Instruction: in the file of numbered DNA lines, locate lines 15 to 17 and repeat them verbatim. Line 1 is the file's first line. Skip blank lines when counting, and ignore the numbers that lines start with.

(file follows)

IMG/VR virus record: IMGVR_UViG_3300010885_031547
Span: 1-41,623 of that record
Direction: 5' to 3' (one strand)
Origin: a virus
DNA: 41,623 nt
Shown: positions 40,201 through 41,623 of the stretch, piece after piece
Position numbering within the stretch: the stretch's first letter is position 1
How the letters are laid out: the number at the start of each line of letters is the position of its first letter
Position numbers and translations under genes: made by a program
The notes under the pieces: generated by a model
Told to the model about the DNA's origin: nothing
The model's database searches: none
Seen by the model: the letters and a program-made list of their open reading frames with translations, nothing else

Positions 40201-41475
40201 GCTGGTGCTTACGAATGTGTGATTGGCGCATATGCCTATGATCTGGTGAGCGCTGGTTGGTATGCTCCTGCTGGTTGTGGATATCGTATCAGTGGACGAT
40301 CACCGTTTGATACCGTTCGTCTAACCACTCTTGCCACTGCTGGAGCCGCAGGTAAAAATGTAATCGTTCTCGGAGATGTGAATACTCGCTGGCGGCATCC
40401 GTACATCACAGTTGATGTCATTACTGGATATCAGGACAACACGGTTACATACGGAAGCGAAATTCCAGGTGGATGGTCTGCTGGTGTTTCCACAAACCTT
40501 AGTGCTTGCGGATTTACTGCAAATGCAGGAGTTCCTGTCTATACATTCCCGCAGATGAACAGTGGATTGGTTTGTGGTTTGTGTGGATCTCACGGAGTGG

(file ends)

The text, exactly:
40201 GCTGGTGCTTACGAATGTGTGATTGGCGCATATGCCTATGATCTGGTGAGCGCTGGTTGGTATGCTCCTGCTGGTTGTGGATATCGTATCAGTGGACGAT
40301 CACCGTTTGATACCGTTCGTCTAACCACTCTTGCCACTGCTGGAGCCGCAGGTAAAAATGTAATCGTTCTCGGAGATGTGAATACTCGCTGGCGGCATCC
40401 GTACATCACAGTTGATGTCATTACTGGATATCAGGACAACACGGTTACATACGGAAGCGAAATTCCAGGTGGATGGTCTGCTGGTGTTTCCACAAACCTT